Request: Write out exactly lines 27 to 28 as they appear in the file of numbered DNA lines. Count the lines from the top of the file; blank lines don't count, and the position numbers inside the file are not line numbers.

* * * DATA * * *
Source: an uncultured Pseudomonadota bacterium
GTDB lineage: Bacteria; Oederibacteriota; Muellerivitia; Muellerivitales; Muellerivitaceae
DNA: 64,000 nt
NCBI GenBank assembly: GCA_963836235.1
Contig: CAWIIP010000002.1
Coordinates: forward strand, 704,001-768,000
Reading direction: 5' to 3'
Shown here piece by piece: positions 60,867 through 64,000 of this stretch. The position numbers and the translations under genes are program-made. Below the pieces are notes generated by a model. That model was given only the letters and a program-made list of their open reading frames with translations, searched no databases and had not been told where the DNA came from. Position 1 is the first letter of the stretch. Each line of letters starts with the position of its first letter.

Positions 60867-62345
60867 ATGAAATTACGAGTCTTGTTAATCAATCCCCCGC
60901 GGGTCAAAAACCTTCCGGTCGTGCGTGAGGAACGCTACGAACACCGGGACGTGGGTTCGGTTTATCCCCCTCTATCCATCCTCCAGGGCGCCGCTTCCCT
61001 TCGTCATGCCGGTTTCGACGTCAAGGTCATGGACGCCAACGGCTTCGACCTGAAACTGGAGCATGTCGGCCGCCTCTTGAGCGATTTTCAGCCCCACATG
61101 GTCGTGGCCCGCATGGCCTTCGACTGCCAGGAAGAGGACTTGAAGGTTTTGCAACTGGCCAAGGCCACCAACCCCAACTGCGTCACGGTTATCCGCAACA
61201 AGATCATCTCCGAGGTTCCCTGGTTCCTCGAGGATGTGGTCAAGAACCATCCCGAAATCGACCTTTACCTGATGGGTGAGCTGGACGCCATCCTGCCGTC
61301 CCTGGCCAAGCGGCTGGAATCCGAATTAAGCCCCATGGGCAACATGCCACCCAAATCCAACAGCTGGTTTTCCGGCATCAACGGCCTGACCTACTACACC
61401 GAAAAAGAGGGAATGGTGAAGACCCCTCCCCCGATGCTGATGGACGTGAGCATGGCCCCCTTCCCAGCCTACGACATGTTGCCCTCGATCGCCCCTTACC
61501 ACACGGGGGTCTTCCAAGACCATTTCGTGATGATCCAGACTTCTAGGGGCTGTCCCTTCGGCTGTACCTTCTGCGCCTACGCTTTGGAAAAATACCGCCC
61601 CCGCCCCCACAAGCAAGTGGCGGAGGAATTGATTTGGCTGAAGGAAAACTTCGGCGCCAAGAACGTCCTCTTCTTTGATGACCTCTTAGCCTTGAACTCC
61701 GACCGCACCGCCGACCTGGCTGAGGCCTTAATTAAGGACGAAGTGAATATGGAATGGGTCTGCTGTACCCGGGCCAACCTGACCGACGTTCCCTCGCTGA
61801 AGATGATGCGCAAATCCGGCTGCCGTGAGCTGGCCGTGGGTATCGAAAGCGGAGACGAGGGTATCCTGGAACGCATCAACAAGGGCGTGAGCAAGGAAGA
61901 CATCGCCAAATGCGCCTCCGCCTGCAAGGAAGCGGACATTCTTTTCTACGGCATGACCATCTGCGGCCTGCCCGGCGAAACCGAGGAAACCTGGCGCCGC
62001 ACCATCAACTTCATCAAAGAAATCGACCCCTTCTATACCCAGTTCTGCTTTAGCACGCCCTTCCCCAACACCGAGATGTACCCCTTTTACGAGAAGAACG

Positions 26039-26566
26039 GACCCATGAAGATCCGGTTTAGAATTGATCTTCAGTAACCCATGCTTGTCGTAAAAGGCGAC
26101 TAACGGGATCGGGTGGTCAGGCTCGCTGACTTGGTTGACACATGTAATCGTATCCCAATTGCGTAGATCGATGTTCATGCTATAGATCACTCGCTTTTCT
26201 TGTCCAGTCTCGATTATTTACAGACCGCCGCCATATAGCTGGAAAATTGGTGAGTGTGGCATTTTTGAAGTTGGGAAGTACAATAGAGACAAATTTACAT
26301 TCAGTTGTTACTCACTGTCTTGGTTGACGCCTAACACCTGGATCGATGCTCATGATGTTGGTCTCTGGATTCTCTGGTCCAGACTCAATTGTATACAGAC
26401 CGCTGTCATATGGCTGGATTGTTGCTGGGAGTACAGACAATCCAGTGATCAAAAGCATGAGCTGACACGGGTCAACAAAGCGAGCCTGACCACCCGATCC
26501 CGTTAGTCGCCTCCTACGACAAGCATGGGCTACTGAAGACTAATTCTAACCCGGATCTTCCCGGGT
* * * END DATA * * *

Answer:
26301 TCAGTTGTTACTCACTGTCTTGGTTGACGCCTAACACCTGGATCGATGCTCATGATGTTGGTCTCTGGATTCTCTGGTCCAGACTCAATTGTATACAGAC
26401 CGCTGTCATATGGCTGGATTGTTGCTGGGAGTACAGACAATCCAGTGATCAAAAGCATGAGCTGACACGGGTCAACAAAGCGAGCCTGACCACCCGATCC